To close, Evan thanked everyone, and stated that he hoped his talk was provocative and out of the ordinary, and hopefully will motivate households and businesses to move down this path.

 Head Table:

Marva Wisdom

Marvin Stemeroff

Paul Pennock

Evan Ferrari

Murray Taylor

Marty Fairbairn 



President Marty took opportunity to thank Paul Dredge for filling in last Friday, not to mention at the last Board meeting, while he was “drugged up. They were fantastic drugs by the way.”  Thank you, Paul! Marty would also like to mention that due to a slight clerical error, your service committee budgets for this year, as sent out last week, contained some erroneous numbers.  A correction will be sent out soon. [worry not, the differences are relatively small]

President Marty closed by asking Rotarians not to forget that Sparkles in the Park needs lots of volunteers and those interested should see Paul Taylor right away.

Paul Taylor big Sparkles in the park announcement. For all Rotarians, the committee needs help, starting on December 2nd with putting up the lights. “You get into one of the open air “romantic” buckets to get a great view of the city. If you can stay the whole day fine, a couple of hours is also fantastic.

Marva Wisdom announced a Meeting of the Canada day committee for next Friday at 10:30. “Only seven months to go. Looking to make next year’s Canada Day a big success.”

Sue Ricketts called for pictures of the Sergeant at arms in action and a picture of the local lager for some display boards which showcase all the charitable things our club does., The boards were on display at Springfield Golf Club on Saturday morning.


Happy Bucks

Noma Vales announced the ongoing activities in a Rotary project in Lesotho, to buy incubators to produce chicks. Production is scheduled to reach 20,000 chicks/month and they started hatching this week. Very exciting!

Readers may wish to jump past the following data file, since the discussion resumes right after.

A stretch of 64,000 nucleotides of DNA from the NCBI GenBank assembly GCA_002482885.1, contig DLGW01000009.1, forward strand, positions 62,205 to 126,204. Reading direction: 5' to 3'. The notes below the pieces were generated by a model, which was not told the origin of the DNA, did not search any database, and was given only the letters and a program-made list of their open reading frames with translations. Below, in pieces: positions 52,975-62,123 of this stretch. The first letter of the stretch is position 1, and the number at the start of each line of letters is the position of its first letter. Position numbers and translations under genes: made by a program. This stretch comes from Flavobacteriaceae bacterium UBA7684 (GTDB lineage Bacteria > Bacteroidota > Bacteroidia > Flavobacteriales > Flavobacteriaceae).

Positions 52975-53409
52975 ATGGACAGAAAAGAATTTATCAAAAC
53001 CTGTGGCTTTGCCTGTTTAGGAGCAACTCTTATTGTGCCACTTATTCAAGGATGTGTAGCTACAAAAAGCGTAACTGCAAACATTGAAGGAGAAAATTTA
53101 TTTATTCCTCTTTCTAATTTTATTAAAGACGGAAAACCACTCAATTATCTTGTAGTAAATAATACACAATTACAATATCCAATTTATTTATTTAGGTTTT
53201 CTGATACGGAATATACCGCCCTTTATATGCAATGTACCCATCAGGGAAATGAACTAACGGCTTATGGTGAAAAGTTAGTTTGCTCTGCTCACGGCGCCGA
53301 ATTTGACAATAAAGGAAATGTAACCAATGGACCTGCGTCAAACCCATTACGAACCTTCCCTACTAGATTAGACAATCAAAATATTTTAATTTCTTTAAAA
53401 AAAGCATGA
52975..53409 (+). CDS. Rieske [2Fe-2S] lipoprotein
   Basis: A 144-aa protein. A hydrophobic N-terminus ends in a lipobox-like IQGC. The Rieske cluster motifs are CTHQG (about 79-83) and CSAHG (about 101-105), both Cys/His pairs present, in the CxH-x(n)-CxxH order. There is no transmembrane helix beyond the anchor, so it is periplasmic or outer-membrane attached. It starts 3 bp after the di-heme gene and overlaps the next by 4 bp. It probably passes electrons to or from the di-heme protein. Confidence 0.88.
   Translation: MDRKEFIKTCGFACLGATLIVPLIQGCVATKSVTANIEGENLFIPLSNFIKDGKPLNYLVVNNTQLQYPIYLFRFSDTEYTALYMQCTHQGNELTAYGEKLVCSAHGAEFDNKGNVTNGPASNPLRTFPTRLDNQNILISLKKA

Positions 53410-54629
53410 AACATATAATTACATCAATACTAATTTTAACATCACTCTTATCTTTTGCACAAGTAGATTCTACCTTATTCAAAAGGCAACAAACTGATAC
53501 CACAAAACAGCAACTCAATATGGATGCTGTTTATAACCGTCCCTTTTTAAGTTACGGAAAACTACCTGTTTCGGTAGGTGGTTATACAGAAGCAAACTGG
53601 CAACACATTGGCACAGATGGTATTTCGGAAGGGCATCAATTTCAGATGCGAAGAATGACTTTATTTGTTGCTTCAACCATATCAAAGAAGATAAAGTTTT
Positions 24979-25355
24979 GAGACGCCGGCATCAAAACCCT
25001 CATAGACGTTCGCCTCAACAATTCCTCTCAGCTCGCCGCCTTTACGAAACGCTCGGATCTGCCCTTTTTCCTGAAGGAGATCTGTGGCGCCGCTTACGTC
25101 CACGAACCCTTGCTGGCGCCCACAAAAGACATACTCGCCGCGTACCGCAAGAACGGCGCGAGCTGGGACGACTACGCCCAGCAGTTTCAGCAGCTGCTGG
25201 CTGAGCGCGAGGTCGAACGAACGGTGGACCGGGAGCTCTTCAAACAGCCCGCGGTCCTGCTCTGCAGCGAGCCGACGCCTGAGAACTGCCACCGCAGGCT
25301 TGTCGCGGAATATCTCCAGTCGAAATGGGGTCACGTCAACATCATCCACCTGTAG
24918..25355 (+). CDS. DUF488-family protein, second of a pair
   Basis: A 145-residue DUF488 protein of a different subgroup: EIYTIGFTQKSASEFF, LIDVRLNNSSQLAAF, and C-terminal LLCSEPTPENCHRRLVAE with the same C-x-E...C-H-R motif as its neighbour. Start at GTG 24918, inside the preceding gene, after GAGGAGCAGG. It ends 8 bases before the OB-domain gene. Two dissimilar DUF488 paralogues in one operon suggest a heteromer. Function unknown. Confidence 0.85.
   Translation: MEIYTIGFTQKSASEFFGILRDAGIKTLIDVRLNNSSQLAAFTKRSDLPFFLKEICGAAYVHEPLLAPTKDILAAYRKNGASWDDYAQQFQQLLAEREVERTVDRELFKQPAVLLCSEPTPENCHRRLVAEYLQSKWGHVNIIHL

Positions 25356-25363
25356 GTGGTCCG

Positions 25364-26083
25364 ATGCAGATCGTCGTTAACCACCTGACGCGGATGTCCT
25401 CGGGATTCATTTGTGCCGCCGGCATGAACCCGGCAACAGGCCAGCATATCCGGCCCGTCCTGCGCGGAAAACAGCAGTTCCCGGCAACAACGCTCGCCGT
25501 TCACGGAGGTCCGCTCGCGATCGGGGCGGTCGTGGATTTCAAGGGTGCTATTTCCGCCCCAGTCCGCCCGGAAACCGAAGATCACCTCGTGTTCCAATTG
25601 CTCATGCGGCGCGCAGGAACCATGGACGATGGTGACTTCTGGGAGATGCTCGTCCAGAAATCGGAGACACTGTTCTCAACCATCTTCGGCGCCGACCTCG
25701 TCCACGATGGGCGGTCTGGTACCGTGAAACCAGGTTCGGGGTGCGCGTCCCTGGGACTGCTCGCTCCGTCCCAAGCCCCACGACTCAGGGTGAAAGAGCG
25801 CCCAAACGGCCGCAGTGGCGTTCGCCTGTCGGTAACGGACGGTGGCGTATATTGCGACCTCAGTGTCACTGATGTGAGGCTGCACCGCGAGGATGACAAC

Terrie Jarvis contributed a happy buck because she was very proud to introduce a new member. In other news, this past Sunday the Adopt-a-Family shopping was completed. Up to 8 children and parents will have a brighter Christmas thanks to the generous contributions of Rotarians.

She also mentioned the Food for kids program at the Women-in-crisis centre, and the big warehouse used by Guelph Community health to provide fresh produce to provide to the food banks. They will be partnering with Rotary for some future projects

Ab Moore gave a happy buck for Evan Ferrari, and mentioned that he attended a series on global warming where Evan was one of the speakers, and he found it very worthwhile. So much so, that Ab then took in the electric car exhibit at Quebec street mall and is now in the market for an electric car himself.

His second happy buck was for the women in Cameroon. Ab related a story about in the far northwest of Cameroon he went to talk to a women’s group to see if Rotary could help with women’s health room (which would be a very small clinic). They would have a midwife and a nurse in the facility. The chief invited Ab up to the platform, dressed him in traditional garb and a hat. (Ab was wearing the hat today.) Recently, he received an email from a friend in Ireland who visited the same village. They had just formed a Rotary club and went to see the health clinic. Started with a budget of about $8,000, it was now a large building, with trained nurses and many services. Ab’s friend reported that “it’s the best small clinic anywhere in Cameroon.”

Joanna Penfold “Thank you, I feel welcome and at home.” She also hoped that her new Rotarian status would render her immune from any fines from the Sergeant at arms today.